By Paul Kiernan 

WASHINGTON -- Trade between the U.S. and the rest of the world picked up in June, with both exports and imports rising as the global economy began climbing out of the recession caused by the coronavirus pandemic.

The deficit narrowed 7.5% from May to $50.7 billion, the Commerce Department said in a report Wednesday. Exports rose 9.4% to $158.3 billion in June, while imports rose 4.7% to $208.9 billion.

Economists surveyed by The Wall Street Journal had forecast a trade gap of $50.3 billion.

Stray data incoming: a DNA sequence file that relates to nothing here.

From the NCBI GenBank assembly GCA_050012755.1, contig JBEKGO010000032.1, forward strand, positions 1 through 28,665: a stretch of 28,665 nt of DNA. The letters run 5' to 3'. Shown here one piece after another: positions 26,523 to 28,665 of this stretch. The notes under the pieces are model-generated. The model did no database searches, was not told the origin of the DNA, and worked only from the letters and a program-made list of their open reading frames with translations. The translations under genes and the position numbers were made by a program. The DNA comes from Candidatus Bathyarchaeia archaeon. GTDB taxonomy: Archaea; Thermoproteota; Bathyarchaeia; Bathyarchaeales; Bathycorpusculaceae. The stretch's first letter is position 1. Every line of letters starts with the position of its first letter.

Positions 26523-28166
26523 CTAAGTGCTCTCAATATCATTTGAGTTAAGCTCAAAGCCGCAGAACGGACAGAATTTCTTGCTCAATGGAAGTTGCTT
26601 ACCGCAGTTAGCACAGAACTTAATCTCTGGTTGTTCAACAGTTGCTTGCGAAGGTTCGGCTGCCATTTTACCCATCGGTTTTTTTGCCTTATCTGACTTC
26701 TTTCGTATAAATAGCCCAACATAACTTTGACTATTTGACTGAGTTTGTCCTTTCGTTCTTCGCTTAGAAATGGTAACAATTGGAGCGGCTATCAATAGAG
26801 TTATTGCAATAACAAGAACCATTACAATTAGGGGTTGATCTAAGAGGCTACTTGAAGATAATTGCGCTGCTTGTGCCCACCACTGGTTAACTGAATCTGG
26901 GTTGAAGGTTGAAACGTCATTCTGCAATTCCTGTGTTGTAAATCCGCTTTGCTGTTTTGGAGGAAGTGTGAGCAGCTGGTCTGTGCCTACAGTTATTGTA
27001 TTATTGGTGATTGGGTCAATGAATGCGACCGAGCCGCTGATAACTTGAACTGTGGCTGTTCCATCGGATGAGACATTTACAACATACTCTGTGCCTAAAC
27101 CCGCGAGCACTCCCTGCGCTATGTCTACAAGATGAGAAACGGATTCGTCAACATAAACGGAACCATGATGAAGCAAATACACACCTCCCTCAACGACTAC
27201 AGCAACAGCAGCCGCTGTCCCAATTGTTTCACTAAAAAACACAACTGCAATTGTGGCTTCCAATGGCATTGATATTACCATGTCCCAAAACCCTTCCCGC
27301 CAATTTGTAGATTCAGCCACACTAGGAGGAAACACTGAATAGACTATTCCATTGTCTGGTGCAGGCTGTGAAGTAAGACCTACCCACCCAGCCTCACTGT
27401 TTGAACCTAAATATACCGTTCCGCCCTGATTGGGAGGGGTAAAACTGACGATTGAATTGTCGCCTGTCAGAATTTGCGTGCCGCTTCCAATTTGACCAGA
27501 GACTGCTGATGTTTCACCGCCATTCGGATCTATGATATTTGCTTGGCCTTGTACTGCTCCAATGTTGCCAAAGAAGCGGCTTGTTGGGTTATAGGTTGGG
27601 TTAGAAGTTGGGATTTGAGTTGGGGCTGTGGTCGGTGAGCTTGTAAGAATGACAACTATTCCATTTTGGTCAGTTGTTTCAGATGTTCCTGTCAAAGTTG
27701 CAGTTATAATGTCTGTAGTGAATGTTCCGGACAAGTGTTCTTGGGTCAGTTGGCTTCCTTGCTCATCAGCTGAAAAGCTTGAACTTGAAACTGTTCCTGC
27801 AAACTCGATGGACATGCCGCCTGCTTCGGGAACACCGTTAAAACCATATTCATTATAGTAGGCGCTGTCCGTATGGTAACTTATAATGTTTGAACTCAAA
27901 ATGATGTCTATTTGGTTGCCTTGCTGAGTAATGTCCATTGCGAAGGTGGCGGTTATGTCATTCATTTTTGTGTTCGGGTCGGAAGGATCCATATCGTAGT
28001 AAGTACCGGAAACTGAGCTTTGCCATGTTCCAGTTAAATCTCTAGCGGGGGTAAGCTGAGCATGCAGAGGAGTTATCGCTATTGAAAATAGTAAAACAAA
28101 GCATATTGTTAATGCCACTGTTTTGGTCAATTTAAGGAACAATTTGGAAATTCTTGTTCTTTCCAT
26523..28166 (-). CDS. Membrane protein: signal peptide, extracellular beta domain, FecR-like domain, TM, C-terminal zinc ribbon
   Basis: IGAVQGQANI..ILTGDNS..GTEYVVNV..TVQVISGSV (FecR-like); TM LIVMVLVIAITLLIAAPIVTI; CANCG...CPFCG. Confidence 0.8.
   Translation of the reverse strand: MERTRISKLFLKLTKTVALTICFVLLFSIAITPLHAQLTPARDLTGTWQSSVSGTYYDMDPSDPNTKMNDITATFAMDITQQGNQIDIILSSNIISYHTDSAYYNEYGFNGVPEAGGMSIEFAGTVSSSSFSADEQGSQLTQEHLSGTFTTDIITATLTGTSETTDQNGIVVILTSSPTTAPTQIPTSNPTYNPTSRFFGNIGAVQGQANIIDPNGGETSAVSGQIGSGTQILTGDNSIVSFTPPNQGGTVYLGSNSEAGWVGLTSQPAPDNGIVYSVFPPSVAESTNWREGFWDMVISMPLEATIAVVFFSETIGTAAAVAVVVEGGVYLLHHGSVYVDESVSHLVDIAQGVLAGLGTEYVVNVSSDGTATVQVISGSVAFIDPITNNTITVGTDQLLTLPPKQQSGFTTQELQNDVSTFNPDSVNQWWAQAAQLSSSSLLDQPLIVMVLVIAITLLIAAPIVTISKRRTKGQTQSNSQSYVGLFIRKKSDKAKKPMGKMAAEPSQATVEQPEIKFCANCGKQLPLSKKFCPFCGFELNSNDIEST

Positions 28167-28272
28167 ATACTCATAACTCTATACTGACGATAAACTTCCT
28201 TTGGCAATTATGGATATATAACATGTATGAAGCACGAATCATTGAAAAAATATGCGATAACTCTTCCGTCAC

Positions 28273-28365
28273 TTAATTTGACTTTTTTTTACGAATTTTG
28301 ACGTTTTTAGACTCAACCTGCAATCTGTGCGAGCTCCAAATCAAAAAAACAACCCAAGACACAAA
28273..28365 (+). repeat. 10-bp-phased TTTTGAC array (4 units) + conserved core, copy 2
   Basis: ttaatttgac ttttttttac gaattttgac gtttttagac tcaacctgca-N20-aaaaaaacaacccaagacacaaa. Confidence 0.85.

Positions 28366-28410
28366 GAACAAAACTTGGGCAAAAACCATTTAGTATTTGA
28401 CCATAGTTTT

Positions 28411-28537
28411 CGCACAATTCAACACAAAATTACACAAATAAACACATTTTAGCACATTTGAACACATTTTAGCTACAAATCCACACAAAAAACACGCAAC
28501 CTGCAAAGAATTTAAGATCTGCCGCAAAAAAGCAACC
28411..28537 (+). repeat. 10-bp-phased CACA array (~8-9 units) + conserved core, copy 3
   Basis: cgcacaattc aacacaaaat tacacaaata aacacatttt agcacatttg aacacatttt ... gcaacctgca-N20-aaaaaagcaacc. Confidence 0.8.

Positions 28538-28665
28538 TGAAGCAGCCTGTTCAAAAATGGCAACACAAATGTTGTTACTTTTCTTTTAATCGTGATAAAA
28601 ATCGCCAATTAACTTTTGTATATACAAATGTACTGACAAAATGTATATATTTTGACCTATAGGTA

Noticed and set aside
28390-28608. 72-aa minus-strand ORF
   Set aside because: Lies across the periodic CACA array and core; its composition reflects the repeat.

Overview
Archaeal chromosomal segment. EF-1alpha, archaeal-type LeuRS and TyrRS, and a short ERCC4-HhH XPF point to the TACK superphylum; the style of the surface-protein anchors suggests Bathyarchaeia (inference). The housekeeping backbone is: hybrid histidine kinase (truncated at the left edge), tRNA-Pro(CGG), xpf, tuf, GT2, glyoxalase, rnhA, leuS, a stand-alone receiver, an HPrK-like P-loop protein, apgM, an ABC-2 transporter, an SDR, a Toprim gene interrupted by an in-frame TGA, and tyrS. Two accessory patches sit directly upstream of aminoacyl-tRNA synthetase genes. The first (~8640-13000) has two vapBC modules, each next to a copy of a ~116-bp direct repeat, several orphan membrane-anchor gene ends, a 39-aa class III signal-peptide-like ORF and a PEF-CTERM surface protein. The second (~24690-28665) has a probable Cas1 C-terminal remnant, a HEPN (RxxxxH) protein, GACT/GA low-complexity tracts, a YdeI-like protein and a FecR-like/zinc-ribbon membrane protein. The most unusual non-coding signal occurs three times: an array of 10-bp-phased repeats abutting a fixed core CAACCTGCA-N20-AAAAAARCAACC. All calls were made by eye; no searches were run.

Fueling the rise in exports was a 14% jump in outbound shipments of goods, which had cratered in April and May as much of the global economy was shut down to contain the spread of Covid-19. Exports of services rose much more slowly at 1%.

U.S. consumer demand picked up in June as parts of the economy reopened. Unemployment fell, and retail sales picked up as consumers bought more cars, clothing and electronics.

The automotive industry saw both imports and exports more than double in June from May as lockdowns eased and showrooms reopened.

"The industry has been holding up and recovering well," General Motors Chief Financial Officer Dhivya Suryadevara told reporters last week.

Write to Paul Kiernan at


(END) Dow Jones Newswires

August 05, 2020 09:03 ET (13:03 GMT)

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